Learn directly from Diane Messias, a former BBC Comedy Producer and Director! How many times have you watched a funny show and thought 'I can do that'? Or expected to laugh, but not heard any jokes? Perhaps you feel your whole existence is just one long comedy script, and it's your mission to show how art imitates life... ...whatever your motivation, sitcom writing is fun, safe, and you can try it at home! As with other genres, there are rules and techniques, tricks of the trade and logistical considerations to contemplate, all of which Diane Messias will discuss in this instructional webinar. If you're passionate about witty dialogue, or curious about plot creation, prepare for the mysteries of good comic writing to unfold. Join Diane Messias, a 30-year veteran in comedy and former Director & Producer from the BBC, who's long list of credits include the UK's best loved sitcom, One Foot in the Grave. For more of Diane's bio, click here.
Session 1: Initial Contact: Where do producers look for material? If you’re a producer, selecting the right writer for your story. Should you really sign up for those websites that claim to get your stuff read? What makes a producer decide to read your material? How to get past the measures designed to keep you on the outside. Repped vs unrepped. How many projects is a producer developing at any one time? How To Write To Get Read. What hooks a producer, development exec or reader and are those things different at different budget levels? Should you go ahead and write your $100 million dollar summer blockbuster? Writing to get it made now. Pre-existing material. Where you find it, how to get it. Coverage. Who’s reading? What are they looking for? How do they judge? Recorded Q&A with Shaun! Session 2: What is “development” really and how long can it take? From big budget films to indies, the time period can vary wildly. What are the factors? Is there a way to “beat the system” and ensure your film gets going? Building your relationship: Working with a producer or development exec. can be a stressful process. Learn how to navigate this so that you end up with the best version of your project. Fighting/Making up/Moving on. So you’ve hit a wall. They want more changes and you’re not willing to go there. How to move past the inevitable speed bumps and get going again. Is being replaced inevitable? You’ve been optioned/hired… Now what? Beginning to understand the dynamics of your new relationship. If you’re a writer, how to work with your new producer/partner to create the best result. If you’re a producer, how to navigate the process with your screenwriter. Differences between indie/big budget in terms of development Thinking in terms of production: While certainly not a “must” for writers, having some sense of what may go into crafting a single scene from a practical perspective can be of enormous value. Recorded Q&A with Shaun!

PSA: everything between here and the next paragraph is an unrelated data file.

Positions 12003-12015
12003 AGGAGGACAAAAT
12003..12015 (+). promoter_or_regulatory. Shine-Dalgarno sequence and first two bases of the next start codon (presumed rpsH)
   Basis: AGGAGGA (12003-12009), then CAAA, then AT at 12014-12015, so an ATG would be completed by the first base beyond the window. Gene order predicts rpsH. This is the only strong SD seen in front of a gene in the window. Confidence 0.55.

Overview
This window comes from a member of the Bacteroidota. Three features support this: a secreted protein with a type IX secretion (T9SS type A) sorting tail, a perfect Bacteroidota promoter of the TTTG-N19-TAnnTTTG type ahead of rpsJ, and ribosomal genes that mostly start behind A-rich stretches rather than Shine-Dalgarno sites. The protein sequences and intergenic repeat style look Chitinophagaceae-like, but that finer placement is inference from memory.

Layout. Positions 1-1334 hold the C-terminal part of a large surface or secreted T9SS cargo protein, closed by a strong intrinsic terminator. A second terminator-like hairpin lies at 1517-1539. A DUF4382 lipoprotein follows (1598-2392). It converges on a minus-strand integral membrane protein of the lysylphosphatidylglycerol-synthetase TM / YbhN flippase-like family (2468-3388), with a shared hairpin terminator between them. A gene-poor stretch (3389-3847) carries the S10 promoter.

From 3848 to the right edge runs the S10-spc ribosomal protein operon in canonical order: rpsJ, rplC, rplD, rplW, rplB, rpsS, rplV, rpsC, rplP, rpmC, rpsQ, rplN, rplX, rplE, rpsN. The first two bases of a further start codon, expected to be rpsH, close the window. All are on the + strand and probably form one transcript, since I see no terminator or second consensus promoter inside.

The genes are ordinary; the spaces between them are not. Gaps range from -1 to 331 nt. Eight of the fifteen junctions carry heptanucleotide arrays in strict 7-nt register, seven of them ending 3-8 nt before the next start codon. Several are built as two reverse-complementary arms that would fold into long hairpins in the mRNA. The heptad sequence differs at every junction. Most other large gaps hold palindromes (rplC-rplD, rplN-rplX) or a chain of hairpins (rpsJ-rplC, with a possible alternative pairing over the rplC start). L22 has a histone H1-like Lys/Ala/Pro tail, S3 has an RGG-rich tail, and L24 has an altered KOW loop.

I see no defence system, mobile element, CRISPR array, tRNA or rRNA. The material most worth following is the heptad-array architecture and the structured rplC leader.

Writing is rewriting but that doesn’t just mean dialogue. Scene description is a crucial part of screenwriting, but far too often, it’s not given the attention that it deserves. The reality is, many screenplays are marred by static, wooden scene description. But powerful scene description can help your story to leap off the page and give your screenplay the “pop” it needs. Your scene description is where your writer’s “voice” comes in… And the way you write this prose can make or break your script. In this Stage 32 Next Level Webinar, professional screenwriter Steve Desmond will help you to elevate your descriptive writing to a professional level. He’ll help you to develop the tone of your story right on the page, long before it hits the screen. And he’ll dispel myths and go over how not to write scene description. Whether you’re working on an existing script or getting ready to start a new one, this webinar will help you to unleash your potential in prose writing and make the most out of every word in your screenplay. Your host Steve's latest script, Orb, was recently voted by industry executives as the #1 entry on the annual 2016 BloodList, honoring the top horror/thriller/sci-fi scripts of the year.